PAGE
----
Homer, Langston Hughes, Shakespeare, Alice Walker, Walt Whitman, Maya Angelou, Plato, Charles Dickens, Malcolm X, Francisco Jiménez...These are just some of the writers and poets included in the Course Reader for the UW Odyssey Project, a humanities class for adult students facing economic barriers to college.
Odyssey is an amazing project that has received many, many awards and accolades over the past two decades. For Wisconsin Humanities, our connection to the Odyssey Project goes way back. We are reflecting on this historic journey, one we're proud to have played some small part in, and sharing a series of Love Wisconsin stories. Emily Auerbach (co-founder of Odyssey) and her father, Bob Auerbach are the first featured in the series. Then four alumnus share their stories of how Odyssey and the humanities impacted their lives.
The stories can be read on the Love Wisconsin Facebook page and website.
"My mom represents to me this idea that poverty is circumstantial; it is often a lack of opportunity. In creating the program, I was resistant to the idea that the class had to be remedial or practical only. I think that is one of the keys to Odyssey’s success. We assume that if the class is reading a Shakespeare sonnet or Plato’s “Allegory of the Cave,” everyone who gets the help they need to read it is going to find some way that it resonates with them. Our student body is over 90% students of color, so I felt it was important to have the curriculum reflect that. We combine great works of multicultural literature along with the classics." - Emily Auerbach, Odyssey Founder
→ Read the Love Wisconsin story in full
It was right around the turn of the new millennium that Jean Feraca, a member of the Wisconsin Humanities board, read an article by Earl Shorris. This article described a project that Shorris founded and called the Clemente Course for the Humanities. Jean was deeply moved by the fundamental ideas of this academic program designed to provide college-level literature and philosophy classes to low-income students, and what Shorris learned through the experience. At the time, Jean was the host and producer of Conversations with Jean Feraca on Wisconsin Public Radio. When she reflected on this turning point in her career recently, she explained, “I was so inspired by the article that I invited Earl to be a guest on my program, and then when he came to Chicago to start a similar program, I followed him around for a weekend and decided this was something I wanted to do in Madison, Wisconsin.”
Jean worked hard for years to gather the momentum and funding. From the beginning, Emily Auerbach was on board. Emily was an English Professor at UW-Madison, also a host of a radio program at WPR, and someone who understood first-hand the power of the humanities, and education, to change lives.
The two women worked together to found the Odyssey Project, with some of its initial funding from grants from Wisconsin Humanities. Emily continues to direct the Odyssey Project and has made it a family affair on all levels. Her father, Bob, was a student at Barrea College, which has also influenced the Odyssey Project. "Berea is 100% no tuition; it is entirely free. We did have to work a minimum of ten hours a week. Berea was the first school in the South that admitted Black students before the Civil War," Bob explained to Love Wisconsin.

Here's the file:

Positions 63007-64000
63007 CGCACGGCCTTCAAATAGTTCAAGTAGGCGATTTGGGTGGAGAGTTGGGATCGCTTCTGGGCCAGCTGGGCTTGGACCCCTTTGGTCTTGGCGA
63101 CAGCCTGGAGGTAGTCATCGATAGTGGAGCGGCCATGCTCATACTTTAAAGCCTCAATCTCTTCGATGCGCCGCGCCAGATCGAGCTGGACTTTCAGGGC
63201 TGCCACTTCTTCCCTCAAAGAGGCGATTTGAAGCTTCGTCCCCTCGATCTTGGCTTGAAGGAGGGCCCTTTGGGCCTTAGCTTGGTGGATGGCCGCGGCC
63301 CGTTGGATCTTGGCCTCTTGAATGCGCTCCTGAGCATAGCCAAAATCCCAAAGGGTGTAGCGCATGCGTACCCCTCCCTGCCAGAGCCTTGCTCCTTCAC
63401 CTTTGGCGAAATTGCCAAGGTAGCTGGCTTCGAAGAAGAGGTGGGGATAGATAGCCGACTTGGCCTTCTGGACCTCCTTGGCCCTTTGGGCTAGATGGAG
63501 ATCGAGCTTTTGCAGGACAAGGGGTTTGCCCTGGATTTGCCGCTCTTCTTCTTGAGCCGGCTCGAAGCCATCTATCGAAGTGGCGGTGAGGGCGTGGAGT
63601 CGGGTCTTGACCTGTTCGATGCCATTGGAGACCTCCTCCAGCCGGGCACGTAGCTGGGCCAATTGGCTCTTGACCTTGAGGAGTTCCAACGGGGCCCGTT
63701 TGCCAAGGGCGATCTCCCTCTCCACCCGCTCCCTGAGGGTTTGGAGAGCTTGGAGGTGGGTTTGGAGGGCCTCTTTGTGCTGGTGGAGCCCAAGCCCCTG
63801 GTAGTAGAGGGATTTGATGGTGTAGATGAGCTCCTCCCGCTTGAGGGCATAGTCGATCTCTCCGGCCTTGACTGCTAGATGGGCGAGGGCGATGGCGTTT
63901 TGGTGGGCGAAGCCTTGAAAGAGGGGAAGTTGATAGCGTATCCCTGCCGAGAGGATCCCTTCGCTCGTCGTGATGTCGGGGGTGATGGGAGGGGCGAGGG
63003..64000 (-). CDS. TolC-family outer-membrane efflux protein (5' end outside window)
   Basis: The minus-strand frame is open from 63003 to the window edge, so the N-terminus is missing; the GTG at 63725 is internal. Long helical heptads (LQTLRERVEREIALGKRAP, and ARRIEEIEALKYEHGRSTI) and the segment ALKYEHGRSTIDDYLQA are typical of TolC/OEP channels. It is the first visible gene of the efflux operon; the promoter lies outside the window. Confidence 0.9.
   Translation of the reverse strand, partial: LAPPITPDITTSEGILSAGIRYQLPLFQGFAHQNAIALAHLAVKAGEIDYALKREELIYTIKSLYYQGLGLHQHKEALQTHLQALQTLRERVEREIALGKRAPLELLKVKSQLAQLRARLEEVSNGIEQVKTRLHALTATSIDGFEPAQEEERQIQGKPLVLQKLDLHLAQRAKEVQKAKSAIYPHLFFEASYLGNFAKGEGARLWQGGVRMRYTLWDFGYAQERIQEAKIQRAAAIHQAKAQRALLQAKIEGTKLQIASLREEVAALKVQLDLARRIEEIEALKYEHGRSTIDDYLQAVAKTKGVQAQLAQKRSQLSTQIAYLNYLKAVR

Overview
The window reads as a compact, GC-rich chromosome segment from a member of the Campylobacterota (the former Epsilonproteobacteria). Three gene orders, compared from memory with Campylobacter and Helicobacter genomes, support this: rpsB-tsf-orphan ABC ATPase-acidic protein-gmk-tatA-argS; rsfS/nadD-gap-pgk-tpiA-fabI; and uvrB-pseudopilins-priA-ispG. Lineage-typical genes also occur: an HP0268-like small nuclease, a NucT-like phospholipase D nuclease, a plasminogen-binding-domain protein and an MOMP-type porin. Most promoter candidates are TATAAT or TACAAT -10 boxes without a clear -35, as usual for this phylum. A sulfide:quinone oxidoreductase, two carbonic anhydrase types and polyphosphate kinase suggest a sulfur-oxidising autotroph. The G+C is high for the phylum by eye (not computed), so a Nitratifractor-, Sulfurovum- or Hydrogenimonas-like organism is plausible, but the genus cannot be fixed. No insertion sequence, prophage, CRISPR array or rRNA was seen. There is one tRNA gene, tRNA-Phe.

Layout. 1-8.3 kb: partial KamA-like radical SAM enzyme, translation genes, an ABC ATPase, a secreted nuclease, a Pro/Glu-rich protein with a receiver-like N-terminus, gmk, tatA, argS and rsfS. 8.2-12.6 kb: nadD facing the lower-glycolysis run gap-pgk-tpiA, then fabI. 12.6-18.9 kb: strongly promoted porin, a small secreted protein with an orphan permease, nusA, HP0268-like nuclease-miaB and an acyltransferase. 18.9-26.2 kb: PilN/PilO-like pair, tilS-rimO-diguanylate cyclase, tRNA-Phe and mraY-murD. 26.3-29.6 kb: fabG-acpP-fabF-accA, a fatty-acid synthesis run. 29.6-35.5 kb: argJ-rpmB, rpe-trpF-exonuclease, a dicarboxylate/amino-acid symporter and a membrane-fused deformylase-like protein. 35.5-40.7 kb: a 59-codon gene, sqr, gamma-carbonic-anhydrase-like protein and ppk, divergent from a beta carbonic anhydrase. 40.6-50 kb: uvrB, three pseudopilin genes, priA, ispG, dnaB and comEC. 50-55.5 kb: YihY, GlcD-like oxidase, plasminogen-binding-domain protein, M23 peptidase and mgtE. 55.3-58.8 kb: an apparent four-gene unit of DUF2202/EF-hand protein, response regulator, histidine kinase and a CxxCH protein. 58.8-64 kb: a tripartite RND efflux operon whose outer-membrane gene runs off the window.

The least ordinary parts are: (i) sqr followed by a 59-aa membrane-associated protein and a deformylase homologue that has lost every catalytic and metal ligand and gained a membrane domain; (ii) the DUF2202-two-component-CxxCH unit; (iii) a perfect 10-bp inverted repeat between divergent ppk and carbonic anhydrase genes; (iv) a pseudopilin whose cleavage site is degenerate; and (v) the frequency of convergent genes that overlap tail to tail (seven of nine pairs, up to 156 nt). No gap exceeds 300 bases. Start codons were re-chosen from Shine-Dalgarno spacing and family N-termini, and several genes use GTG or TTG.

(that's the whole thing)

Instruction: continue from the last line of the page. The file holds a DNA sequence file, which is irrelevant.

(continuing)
Today, over 500 people have been through the Odyssey journey, earning college credits with UW-Madison faculty members who introduce great works of literature, philosophy, history, and art while also building students' skills in writing and critical thinking. For each of the students who embark on this journey, it is transformational. The Odyssey Project now also includes a program for alumni, enrichment for the children of participants, and courses for people behind bars.
We are excited to share these stories today so you can meet some Odyssey students and hear from Emily and Bob Auerbach about why this means so much to her. The stories were produced by Jen Rubin, our Love Wisconsin producer and a volunteer with Odyssey for over six years. To learn more about Jen, who received an award in honor of her dedicated service, in this video.
Read the stories!
- EMILY AND BOB: an inspiring family story about why Odyssey matters
- MARISOL: her parents were custodians at the UW and she always dreamed of being a college student
- FARREN: an immigrant and musician who found stability through the Odyssey Program
- KEENA: an Odyssey grad who went from homelessness to getting her Bachelor's Degree
- ALBERT: a passionate chef who raised his younger brothers and now cooks for Odyssey reunions
- COREY: one of our most popular ShopTalk presenters, Corey shared his experience as a black police officer and an Odyssey graduate. He said, “Odyssey was the single most important decision I have made in my life. Odyssey taught me that I had a voice and then showed me how to use my voice. It’s one thing to receive education; it’s a whole other thing to receive inspiration while receiving an education."
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